Tea Time!

I went a little overboard a few weeks ago making some tea treats!

2014-08-08 19.58.15

The cupcakes and cookies were so delicious that it’s only fair that I share the recipes!

The matcha icing for the cupcakes was one of my favourite parts. It was so creamy, buttery and delicious:

  • 3 cups confectioners’ sugar
  • 1 cup of butter
  • 1 tsp vanilla extract
  • 1 to 2 tbsp whipping cream
  • 1 heaping tbsp matcha

Frosting: In a standing mixer fitted with a whisk, blend together sugar, butter and matcha. Keep mixer on a low speed until ingredients are blended and then increase speed to medium and beat for another 3 minutes. (Note: I used a hand mixer and it worked).

Add vanilla and cream and continue to beat on medium speed for 1 minute more, adding more cream if needed for spreading consistency.

The recipe for the actual cupcake came from here. I used a different blueberry white tea. Next time I would probably brew it much stronger as the flavour was very weak in the cupcake (though still yummy!).

The cookies were from Sweet Beet & Green Bean. I used a raspberry black tea for the recipe. Next time I would probably use a stronger tea for this recipe as well, but they were still quite delicious. I didn’t follow the icing part for this recipe, and instead made a simple Royal Icing mixture using Meringue Powder.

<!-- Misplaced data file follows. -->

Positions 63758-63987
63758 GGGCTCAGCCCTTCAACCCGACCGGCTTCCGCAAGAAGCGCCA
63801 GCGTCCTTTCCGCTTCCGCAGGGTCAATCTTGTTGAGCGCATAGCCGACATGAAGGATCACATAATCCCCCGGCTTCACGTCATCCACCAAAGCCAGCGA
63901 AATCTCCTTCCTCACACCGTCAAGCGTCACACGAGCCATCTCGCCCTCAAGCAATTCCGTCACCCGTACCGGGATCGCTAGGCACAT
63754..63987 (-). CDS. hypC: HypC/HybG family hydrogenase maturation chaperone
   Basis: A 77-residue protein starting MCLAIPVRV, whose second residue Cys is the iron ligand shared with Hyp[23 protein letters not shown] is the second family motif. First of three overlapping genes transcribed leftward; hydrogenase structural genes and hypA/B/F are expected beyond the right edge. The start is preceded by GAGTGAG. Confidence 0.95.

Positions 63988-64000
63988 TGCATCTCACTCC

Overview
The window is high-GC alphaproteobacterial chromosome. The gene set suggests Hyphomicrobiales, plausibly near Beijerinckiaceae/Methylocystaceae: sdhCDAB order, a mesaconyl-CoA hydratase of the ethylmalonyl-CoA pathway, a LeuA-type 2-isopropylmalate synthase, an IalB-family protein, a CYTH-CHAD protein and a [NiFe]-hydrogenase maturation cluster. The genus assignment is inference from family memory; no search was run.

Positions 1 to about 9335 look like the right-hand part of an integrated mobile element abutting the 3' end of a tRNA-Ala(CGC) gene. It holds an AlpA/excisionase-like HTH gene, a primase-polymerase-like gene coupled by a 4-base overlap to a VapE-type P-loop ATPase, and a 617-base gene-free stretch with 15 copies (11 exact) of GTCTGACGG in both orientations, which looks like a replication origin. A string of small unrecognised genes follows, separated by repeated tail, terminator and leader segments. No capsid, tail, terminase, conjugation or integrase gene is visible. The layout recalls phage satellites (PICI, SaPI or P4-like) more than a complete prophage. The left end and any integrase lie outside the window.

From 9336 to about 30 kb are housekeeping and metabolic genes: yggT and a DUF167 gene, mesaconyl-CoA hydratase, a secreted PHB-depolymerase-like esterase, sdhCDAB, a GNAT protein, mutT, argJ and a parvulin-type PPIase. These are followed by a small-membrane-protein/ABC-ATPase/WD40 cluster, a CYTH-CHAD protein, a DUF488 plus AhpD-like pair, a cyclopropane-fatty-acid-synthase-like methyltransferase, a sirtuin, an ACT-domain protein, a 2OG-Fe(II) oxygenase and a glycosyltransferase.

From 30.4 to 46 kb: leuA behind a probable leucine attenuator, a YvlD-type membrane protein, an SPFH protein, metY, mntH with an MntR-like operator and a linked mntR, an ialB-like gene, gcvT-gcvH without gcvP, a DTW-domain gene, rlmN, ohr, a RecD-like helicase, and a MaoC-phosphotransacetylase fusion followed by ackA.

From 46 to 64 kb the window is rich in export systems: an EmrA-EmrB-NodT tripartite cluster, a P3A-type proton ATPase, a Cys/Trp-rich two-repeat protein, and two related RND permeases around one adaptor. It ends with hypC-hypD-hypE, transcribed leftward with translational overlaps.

The tea cookie cutouts were purchased on AmazonAmazon also has a variety of teacup cupcake moulds. I also found a set by fluke at a dollar store (Dollarama).

Happy brewing and baking! 

Posted by: Lauren | April 22, 2014

Coca of Peru

I had the pleasure of visiting Peru in March. And of course, I had to try the local tea. Although I didn’t find any notable “tea” per se, I did enjoy coca tea, or mate de coca (an herbal infusion). What is coca? In a nutshell (as described on Wikipedia, yes, Wikipedia), Coca is a plant native to South America, grown in Argentina, Bolivia, Colombia and of course, Peru. Unfortunately, the plant is known throughout the world for the alkaloid it creates – cocaine. In Peru, it is instead part of the traditional Andean culture. The content of cocaine in coca itself is minimal – between 0.25% – 0.77%. However, this is the stigma it has worldwide and as such I was unable to take any home.

In Peru, many enjoy coca leaves simply by chewing on them. I, however, really enjoyed it steeped. It is delicious! It tastes like a combination between green tea and mate – earthy and sweet, with a yellow green appearance.

Steeped Coca

The abuse of coca is quite sad, and really quite unfortunate given the many uses of the plant.